Sunday, February 04, 2007

postmodern worship gatherings

"Why “Post-modern” worship gatherings? We are rapidly moving from a modern to a postmodern world and from a Judeo-Christian nation to a post-Christian nation. As a result, we need to develop new approaches to ‘church.” This involves a shift in our worldview, ecclesiology, and epistemology. Emerging generations are growing up in a completely postmodern world. This drastically affects how they think-it’s not just a change in styles or preferences. It incredibly affects people’s spiritual viewpoints, their understanding of ‘God,” and their thoughts about ‘Christianity.” It affects how people process what they learn and how they think. It affects what forms of communication they use, how they make decisions, and they relate to one another. This affects the way we design worship services, and why aesthetics and the creation of a ‘sacred space’ are now important. Preaching must change, evangelism must change, and spiritual formation itself must change. Even leadership needs to change because of this cultural shift.

Some common values in postmodern worship gatherings-
Emerging worship moves away from a spectator type of gathering.
There is an organic design to the worship gathering. (opposite of linear)
A sacred space is created for the worship gathering."

Quotes from Emerging Worship, by Dan Kimball, Zondervan

What strikes me about the 'sacred space' issue is that in many ways I've been structuring sacred spaces for worship since I started leading worship. The room I've been in as the worship leader has struck me from the beginning, even as a worship leader for our BSU... We tried to make changes in the room, not just "shall we place the chairs facing forward or sideways today?", but bringing stuff in, changing the lighting... I wish I'd had more awareness of this back then 'cuz now I'm more aware than ever that it can make a huge difference, and I wish I could be working on this...

I've got two experiences that direct relate to the sacred space issue, one good and one bad.
Good experience:
When we lived in Seattle, Jake and I had the opportunity to work with Melinda Reed, the worship strategist for the Puget Sound Baptist Association, on this really cool Association-wide worship meeting. The meeting was called 'One', and was the first of what Melinda hoped would become an annual association event focusing on worship and using music, movement and the creative arts. I helped Melinda create the space and taught a group from our church some of the sign language/creative movement from a song that Company had used. We used candles and a huge tobacco cloth backdrop with colored lighting for different moods to create a 'sacred space'. It was WAY cool.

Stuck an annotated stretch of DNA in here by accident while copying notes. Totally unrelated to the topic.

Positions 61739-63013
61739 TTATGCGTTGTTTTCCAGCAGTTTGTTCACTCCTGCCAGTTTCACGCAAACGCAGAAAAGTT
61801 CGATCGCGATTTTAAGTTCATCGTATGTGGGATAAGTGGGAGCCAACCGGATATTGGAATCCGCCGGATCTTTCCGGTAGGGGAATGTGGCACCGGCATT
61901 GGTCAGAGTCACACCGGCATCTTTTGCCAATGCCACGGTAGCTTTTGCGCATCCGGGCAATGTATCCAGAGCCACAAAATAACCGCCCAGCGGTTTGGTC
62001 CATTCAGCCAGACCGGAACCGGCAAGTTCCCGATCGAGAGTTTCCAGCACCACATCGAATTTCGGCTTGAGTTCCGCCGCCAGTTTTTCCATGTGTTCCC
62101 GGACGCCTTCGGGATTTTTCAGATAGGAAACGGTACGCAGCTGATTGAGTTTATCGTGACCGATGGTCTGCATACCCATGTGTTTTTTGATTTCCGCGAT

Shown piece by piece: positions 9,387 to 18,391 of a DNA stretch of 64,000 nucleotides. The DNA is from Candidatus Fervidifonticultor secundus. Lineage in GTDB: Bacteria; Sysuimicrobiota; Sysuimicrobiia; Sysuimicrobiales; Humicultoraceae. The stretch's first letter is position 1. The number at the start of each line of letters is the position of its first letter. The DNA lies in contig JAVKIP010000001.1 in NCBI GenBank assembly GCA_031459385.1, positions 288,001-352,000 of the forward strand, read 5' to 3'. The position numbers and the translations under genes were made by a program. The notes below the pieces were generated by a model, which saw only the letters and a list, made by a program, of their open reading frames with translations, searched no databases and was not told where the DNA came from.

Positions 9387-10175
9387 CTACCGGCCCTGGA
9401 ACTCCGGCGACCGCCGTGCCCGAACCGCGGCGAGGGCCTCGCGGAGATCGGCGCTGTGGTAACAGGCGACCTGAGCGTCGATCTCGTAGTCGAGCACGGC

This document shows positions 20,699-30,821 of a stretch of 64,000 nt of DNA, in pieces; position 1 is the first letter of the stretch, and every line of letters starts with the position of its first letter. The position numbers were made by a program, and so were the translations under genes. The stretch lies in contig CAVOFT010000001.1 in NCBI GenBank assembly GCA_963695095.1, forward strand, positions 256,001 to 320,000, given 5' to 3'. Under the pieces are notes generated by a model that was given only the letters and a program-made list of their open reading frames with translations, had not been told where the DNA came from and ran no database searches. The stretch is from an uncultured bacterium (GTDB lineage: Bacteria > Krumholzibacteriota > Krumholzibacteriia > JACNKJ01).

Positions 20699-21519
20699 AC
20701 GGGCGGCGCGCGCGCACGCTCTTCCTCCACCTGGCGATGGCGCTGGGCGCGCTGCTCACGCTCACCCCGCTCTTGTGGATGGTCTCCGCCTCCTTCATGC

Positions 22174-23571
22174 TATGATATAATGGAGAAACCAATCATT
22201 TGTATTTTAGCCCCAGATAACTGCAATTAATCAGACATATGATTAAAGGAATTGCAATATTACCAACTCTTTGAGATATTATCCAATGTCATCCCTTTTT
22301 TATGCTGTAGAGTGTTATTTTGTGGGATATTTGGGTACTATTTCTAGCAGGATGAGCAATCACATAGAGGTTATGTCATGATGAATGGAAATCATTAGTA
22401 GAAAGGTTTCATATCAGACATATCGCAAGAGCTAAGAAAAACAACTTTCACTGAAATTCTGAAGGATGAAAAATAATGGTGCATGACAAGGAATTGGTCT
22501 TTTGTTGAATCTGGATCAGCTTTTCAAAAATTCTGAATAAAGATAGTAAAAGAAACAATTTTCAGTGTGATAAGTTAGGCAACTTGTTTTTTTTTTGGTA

Bad experience:
The older congregation we worked with at Rose Hill Baptist had a HORRIBLE worship space. I honestly don't know if I've been in an uglier worship space... The building itself was a white brick squat little building. Inside was dim with yellowing lights and cheap dark 60's/70's fake wood paneling on the walls. It had old red and gold patterned thin carpeting. The foyer had old dark green linoleum and one tiny little yellowish light so that you walked into a dark dim area, and NO-ONE greeted you. And the church smelled bad- kind of musty, dusty and moldy... It was like visiting one of your great aunts and not in a good way...

One of my favorite experiences as a worship leader is actually from my first church out of seminary. Jake & I got to plan a Lord's Supper service that took place outside. Since our church was located around Lake Sammamish we met at a family's backyard. He was a gardener for Home Depot or Lowe's and had a gorgeous yard, trees, plants... It was a special service.

Another of my favorite experiences as a worship leader came from Celebration Church in Auburn. Our church was in the process of looking for a pastor, so no-one was there to say "let's do a Good Friday service." So Jake & I kind of ended up saying we'd do it. And we wrote out this long involved script-like service with music, readings and elements of the supper. We brought in blue lights and set up every plant in the church and some from home on stage to look like a garden. We kept the lights low and brought everyone forward into a half-circle... The material led us through Jesus' night in the garden, the arrest, the betrayals, and the crucifixion. We used video of Jesus' death from the Jesus movie... Since I'd planned it, it's hard for me to say, "yup, that was a success", but we had other people tell us that it was, people I trust.

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